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March through April 2001 precipitation has averaged drier than normal over much of the Primary Corn and Soybean agricultural belt. Many areas in the belt had record dryness for April. The growing season for the Primary Corn and Soybean Belt runs from March through September. For further agricultural information visit the Weekly Weather and Crop Bulletin. Corn and Soybean Region Precipitation Map
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Top of Page April Precipitation and Temperature Ranks, Extremes and Normals

Table 1 shows precipitation and temperature ranks for each of the 9 regions and the nation for April 2001, the two months of March-April 2001, the six months of November 2000-April 2001, and the past 12 months, May 2000-April 2001.

           TABLE 1.  PRECIPITATION AND TEMPERATURE RANKS, BASED
                     ON THE PERIOD 1895-2001.  1 = DRIEST/COLDEST,
                     107 = WETTEST/WARMEST FOR APR 2001,
                     107 = WETTEST/WARMEST FOR MAR-APR 2001,
                     106 = WETTEST/WARMEST FOR NOV 2000-APR 2001,
                     106 = WETTEST/WARMEST FOR MAY 2000-APR 2001.

                                APR    MAR-APR   NOV 2000-  MAY 2000-
            REGION              2001     2001    APR 2001   APR 2001
            ------              ----  ---------  ---------  ---------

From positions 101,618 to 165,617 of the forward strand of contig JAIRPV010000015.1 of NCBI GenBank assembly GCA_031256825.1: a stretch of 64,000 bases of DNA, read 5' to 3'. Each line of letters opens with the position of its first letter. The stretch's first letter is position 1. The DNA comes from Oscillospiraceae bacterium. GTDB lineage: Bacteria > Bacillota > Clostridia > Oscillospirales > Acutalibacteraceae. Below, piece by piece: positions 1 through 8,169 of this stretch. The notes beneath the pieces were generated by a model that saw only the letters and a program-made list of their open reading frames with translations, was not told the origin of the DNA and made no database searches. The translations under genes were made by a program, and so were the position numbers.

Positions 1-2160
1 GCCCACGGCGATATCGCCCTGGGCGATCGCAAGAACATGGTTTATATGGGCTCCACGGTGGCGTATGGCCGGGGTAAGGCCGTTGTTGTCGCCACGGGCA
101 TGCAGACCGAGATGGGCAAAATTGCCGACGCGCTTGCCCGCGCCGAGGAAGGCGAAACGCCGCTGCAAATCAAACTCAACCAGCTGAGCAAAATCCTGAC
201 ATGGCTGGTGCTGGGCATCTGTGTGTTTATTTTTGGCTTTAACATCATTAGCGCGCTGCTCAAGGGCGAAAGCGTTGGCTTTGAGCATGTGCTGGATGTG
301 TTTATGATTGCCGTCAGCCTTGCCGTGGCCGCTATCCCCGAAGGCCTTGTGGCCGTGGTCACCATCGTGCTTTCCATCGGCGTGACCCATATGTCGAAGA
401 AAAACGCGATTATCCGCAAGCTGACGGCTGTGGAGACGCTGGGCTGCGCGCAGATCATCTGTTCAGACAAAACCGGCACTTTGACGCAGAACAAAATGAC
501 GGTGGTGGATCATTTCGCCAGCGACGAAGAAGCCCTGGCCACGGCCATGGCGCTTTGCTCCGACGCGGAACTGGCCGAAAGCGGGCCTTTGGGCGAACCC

PRECIPITATION:

           NORTHEAST              3       43         12         40
           EAST NORTH CENTRAL   106       83        102         87
           CENTRAL               20        7         12         29

           SOUTHEAST              9       70         31          9
           WEST NORTH CENTRAL    98       83         97         52
           SOUTH                  4       35         88         48

           SOUTHWEST             79       75         65         64
           NORTHWEST             89       68          2          3
           WEST                  85       61         19         29

           NATIONAL              27       46         29         24

                      TEMPERATURE:

           NORTHEAST             76       48         44         31
           EAST NORTH CENTRAL    94       73         38         48
           CENTRAL              104       76         26         34